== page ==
• de-regulation of academic travel. Currently, if a scholar wants to go abroad to study, research or teach, they require permission not only from the higher education department but a cabinet meeting; thereafter they must have a passport approved by the ministry of foreign affairs, clearance from the ministry of home affairs, and so on, and are often required to leave financial bonds and/or family members behind. Lecturers must not be treated as potential enemies of the state.
      • students must be empowered to select their own courses of study. Currently they are simply assigned to degree programmes based on their school exam results (e.g. if you come in the top X%, you are assigned to medical school, whether or not you want to be a doctor). Students need autonomy and academic freedom, too.
      • Above all else, rectors will need to lobby for additional funding to enable them to rebuild their dilapidated institutions. This is particularly critical to resolve the chronic underpayment of lecturers. Currently, no one can survive on a lecturer’s salary. You must either be supported by your spouse (which is why 85-90% of lecturers are women), have your own family business or work one or two other jobs, or find other sources of income, e.g. private tuition or even taking bribes from students to assign them particular grades. The suggestion made in an earlier session – to use academics to help tackle corruption in other areas of life – is all well and good, but corruption within universities is itself rife and needs tackling first.
  • University leaders also need to help foster and work in partnership with other autonomous groupings within university communities. They must assist and support staff in organising unions, and cease the reported practice of union-busting by dispersing organisers (which is linked to the equally terrible practice of rotating lecturers around posts arbitrarily every few years). As the constitution of the recently-formed University Teachers’ Association at Yangon University shows, staff unions are interested in helping to rebuild the capacity of staff and should be treated as partners, not enemies. Similarly, they should be conceded collective bargaining rights. Student unions – forcibly crushed and even physically destroyed in the 1970s – should also be restored.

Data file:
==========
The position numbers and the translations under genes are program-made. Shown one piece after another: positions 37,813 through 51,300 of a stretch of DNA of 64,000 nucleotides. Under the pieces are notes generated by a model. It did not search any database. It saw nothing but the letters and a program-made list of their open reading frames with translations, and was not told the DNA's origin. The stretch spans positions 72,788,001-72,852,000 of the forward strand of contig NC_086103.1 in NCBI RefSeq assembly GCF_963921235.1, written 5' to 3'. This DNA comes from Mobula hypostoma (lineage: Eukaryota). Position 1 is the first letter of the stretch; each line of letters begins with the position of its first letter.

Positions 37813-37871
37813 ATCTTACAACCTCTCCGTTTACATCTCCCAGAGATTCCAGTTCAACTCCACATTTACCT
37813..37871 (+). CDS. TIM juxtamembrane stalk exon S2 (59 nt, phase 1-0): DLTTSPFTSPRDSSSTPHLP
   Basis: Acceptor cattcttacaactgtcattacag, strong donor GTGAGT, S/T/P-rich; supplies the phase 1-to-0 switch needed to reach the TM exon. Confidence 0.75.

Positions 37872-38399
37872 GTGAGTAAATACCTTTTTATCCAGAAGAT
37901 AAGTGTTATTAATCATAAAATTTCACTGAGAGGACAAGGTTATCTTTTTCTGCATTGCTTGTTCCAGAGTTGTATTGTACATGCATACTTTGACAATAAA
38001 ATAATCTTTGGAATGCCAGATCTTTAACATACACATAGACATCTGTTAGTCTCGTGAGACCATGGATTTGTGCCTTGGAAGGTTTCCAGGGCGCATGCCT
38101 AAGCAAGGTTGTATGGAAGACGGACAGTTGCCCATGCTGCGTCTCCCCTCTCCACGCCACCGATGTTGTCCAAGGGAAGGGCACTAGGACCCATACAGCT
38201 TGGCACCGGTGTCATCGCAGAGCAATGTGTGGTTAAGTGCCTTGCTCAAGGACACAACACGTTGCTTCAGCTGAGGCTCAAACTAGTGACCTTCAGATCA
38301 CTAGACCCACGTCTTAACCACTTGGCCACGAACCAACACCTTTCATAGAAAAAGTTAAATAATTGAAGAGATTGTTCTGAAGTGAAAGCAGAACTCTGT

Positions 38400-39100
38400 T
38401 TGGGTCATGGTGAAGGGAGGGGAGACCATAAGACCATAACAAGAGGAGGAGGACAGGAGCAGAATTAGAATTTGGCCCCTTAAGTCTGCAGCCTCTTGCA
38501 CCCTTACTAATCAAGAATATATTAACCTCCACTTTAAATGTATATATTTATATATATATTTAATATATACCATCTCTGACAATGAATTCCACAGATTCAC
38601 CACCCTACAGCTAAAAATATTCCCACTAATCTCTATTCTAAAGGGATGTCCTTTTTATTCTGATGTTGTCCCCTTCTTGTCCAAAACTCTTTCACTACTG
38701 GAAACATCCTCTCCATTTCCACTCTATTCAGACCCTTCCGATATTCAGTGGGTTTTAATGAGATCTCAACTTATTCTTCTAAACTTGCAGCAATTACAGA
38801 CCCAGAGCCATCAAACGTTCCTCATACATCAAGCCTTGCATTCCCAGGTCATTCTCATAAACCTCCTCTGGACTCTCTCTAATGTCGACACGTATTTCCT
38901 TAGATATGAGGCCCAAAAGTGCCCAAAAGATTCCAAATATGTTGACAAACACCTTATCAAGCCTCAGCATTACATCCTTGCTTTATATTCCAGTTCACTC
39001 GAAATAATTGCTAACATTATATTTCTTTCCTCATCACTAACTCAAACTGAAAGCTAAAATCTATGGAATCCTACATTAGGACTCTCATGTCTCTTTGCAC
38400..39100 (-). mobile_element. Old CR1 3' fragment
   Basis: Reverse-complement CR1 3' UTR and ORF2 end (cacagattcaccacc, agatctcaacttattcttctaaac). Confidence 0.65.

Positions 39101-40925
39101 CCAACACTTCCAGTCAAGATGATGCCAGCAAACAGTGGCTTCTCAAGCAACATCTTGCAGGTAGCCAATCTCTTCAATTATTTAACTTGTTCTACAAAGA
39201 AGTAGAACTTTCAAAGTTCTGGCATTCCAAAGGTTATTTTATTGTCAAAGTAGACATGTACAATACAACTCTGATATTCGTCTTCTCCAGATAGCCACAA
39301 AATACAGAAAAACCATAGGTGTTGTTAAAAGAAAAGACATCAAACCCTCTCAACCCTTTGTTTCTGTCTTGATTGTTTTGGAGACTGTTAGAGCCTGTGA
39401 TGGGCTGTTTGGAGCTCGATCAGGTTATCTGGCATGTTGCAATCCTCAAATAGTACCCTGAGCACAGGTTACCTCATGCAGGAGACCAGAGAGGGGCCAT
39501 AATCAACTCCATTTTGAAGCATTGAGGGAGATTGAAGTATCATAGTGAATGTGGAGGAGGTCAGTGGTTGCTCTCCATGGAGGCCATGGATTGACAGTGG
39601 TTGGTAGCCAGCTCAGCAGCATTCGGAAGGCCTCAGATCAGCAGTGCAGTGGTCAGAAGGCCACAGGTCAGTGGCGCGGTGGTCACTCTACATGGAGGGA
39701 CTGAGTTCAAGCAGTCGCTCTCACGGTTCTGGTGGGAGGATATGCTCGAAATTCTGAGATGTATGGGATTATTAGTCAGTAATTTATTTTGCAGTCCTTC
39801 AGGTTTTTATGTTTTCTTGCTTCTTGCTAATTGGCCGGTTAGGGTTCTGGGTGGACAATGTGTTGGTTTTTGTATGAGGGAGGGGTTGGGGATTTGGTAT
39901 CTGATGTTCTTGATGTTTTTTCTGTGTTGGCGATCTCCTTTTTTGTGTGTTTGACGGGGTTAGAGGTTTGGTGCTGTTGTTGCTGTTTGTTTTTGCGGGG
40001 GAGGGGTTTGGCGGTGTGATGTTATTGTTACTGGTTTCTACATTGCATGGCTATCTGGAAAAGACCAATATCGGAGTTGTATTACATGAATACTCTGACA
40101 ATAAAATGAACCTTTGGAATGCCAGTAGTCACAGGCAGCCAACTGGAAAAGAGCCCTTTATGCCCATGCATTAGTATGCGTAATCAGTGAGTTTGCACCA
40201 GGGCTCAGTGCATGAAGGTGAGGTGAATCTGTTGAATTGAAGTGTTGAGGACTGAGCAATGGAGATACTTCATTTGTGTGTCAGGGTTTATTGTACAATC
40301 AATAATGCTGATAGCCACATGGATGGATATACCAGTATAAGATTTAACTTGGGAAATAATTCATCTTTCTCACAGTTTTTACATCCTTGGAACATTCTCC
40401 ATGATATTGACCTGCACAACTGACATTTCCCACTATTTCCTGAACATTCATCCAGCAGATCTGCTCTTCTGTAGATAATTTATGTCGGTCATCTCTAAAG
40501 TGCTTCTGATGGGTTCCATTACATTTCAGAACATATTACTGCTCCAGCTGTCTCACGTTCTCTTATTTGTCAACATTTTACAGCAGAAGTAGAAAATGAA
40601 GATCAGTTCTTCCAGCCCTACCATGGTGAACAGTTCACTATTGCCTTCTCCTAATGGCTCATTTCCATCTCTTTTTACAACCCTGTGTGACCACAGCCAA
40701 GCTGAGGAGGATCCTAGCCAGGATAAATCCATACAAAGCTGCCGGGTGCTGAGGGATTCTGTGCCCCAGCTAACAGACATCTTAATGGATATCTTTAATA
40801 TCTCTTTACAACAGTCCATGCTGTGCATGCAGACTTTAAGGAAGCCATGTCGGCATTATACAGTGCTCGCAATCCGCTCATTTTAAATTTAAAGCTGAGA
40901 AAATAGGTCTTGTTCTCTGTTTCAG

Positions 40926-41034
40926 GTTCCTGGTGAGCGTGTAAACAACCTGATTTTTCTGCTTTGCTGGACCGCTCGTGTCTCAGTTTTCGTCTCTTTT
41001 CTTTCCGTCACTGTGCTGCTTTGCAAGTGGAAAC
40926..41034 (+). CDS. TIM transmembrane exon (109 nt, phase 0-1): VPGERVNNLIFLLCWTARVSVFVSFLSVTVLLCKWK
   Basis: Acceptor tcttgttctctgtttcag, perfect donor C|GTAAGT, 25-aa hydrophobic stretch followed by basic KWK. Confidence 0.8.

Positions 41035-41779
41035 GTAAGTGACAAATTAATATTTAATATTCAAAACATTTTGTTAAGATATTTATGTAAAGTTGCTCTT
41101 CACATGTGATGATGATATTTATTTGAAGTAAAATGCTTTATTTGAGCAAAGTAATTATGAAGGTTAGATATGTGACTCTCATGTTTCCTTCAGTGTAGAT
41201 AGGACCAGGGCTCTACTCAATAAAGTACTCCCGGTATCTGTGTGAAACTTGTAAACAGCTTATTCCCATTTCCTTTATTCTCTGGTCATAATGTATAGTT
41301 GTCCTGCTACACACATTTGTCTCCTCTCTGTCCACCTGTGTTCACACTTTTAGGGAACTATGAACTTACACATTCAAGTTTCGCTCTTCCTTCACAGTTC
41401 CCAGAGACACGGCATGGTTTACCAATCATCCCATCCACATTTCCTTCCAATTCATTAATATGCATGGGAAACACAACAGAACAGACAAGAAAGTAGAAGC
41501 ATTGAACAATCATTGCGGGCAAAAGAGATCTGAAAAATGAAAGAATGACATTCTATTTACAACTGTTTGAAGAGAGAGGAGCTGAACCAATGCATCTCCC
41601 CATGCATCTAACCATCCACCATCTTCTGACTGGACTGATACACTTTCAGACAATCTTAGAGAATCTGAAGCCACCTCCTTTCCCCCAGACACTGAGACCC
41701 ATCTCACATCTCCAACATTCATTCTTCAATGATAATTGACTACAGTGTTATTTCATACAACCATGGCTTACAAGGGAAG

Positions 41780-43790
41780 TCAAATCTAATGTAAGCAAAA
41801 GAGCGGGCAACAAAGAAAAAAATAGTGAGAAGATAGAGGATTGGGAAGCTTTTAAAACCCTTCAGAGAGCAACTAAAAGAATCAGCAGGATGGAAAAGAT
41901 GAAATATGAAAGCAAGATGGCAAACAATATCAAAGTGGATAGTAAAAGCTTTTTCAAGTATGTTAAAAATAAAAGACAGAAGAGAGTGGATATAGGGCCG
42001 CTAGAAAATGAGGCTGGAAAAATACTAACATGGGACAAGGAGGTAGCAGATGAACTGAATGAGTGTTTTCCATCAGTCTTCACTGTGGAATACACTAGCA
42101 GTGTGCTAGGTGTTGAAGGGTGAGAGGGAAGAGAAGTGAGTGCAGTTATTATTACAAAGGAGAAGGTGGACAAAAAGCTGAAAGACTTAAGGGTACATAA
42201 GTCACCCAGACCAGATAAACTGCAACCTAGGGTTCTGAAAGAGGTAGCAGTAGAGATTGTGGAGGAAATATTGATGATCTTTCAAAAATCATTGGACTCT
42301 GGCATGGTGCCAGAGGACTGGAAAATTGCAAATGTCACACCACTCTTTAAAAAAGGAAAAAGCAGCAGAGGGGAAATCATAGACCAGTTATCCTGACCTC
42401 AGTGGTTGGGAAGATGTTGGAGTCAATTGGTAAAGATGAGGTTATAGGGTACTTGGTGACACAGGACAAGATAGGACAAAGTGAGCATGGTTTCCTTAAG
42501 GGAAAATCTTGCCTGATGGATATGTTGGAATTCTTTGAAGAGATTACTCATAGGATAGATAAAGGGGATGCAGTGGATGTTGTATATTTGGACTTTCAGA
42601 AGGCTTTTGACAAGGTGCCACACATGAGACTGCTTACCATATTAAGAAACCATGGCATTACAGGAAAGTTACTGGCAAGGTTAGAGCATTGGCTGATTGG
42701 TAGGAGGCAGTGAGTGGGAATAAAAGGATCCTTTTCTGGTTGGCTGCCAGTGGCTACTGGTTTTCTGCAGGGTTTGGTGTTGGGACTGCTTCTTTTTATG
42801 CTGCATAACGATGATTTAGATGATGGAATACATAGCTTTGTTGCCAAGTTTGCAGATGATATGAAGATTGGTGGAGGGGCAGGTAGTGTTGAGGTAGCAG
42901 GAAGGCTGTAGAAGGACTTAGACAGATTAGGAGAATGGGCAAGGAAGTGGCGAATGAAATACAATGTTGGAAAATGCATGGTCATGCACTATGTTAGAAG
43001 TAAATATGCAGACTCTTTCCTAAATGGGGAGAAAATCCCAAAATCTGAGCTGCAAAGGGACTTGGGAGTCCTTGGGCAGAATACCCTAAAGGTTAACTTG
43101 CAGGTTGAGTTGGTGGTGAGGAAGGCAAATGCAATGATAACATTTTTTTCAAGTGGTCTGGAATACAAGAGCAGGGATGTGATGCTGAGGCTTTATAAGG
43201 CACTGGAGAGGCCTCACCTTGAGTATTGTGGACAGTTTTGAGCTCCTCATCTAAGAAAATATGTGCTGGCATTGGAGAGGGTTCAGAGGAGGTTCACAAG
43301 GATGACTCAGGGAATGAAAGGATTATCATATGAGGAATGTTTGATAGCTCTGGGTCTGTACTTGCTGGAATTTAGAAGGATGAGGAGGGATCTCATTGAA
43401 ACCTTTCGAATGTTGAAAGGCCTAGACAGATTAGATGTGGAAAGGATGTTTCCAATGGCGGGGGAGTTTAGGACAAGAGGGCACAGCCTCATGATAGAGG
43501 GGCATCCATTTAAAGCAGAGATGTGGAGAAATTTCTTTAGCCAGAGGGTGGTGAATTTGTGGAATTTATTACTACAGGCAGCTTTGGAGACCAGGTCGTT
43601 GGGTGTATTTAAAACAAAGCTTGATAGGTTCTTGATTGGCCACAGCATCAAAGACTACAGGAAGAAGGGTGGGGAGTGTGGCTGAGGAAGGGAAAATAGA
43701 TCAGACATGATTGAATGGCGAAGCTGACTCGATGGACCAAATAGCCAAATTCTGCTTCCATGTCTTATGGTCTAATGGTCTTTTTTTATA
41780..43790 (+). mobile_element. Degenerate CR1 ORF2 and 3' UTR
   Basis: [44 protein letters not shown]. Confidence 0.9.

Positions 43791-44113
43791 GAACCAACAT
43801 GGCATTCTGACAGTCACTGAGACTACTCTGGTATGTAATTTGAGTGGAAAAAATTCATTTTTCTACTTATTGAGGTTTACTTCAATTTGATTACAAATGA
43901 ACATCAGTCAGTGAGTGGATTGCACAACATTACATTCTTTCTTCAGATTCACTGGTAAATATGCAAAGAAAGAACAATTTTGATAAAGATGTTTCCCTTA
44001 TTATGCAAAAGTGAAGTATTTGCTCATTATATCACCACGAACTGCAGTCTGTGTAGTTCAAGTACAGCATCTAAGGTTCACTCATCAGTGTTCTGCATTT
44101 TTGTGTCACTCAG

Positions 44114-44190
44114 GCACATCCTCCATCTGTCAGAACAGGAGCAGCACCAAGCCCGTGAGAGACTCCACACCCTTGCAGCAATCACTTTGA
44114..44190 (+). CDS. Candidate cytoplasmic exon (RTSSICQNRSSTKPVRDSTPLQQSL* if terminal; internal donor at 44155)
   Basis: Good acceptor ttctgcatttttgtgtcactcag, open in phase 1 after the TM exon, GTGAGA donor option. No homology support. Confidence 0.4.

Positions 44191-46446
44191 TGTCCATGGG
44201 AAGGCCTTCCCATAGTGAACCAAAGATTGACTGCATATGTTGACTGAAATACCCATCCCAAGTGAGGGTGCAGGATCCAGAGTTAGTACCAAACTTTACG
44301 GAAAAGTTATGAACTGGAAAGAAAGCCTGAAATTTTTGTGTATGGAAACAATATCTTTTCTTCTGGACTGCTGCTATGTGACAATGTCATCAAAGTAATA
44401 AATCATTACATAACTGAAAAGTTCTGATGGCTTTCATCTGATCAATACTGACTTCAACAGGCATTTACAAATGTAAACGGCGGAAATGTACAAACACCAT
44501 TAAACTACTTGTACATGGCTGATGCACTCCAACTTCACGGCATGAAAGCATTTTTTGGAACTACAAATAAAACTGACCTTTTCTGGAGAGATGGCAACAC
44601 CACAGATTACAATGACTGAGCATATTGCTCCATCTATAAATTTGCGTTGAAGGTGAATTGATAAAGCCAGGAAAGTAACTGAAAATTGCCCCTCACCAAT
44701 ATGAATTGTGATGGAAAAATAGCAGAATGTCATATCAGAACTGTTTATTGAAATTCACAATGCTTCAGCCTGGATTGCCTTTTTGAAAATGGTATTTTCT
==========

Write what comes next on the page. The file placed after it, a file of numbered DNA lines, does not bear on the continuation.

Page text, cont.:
• Advocating a positive, dynamic and progressive mission for the university will help mobilise staff, students and local communities behind university leaders, attract funding from government, international donors, and possibly alumni – who could be a useful set of allies, particularly for institutions like Yangon. Such a vision will be critical in building the socio-political coalitions necessary to effect the political and economic changes required to create a bedrock for university reform.
  • Finally, university leaders must engage in collaboration with each other, and with local communities. They must not – despite what the VCs had said earlier in the day – seek to ‘compete’ in the misguided sense that this will drive up standards. This typically only duplicates efforts, wastes resources, and destroys collegiality.

In response to questions and comments from the floor, I made a few other suggestions.

  1. Q: How can university leaders achieve these goals? What can the government do? A: The current generation of rectors will find this very hard to do, because they have been selected for compliance with the government’s security goals, not their skill in dynamic leadership. Leadership can be made more collective through the use of external councils and powerful senates. Importantly, the mistake the UK has made in handing over control of councils to majorities of externals – largely meaning businessmen – should not be repeated. Instead, local community leaders with more experience of enthusing and leading bodies of people should be drawn upon, whilst powerful senates enable the wider academic body to exercise leadership. The best thing the government can do is to step back, identify clear and inviolable rights for universities and then uphold them rigidly. People are afraid to use their autonomy if the space to do so is vague and flexible according to political whims.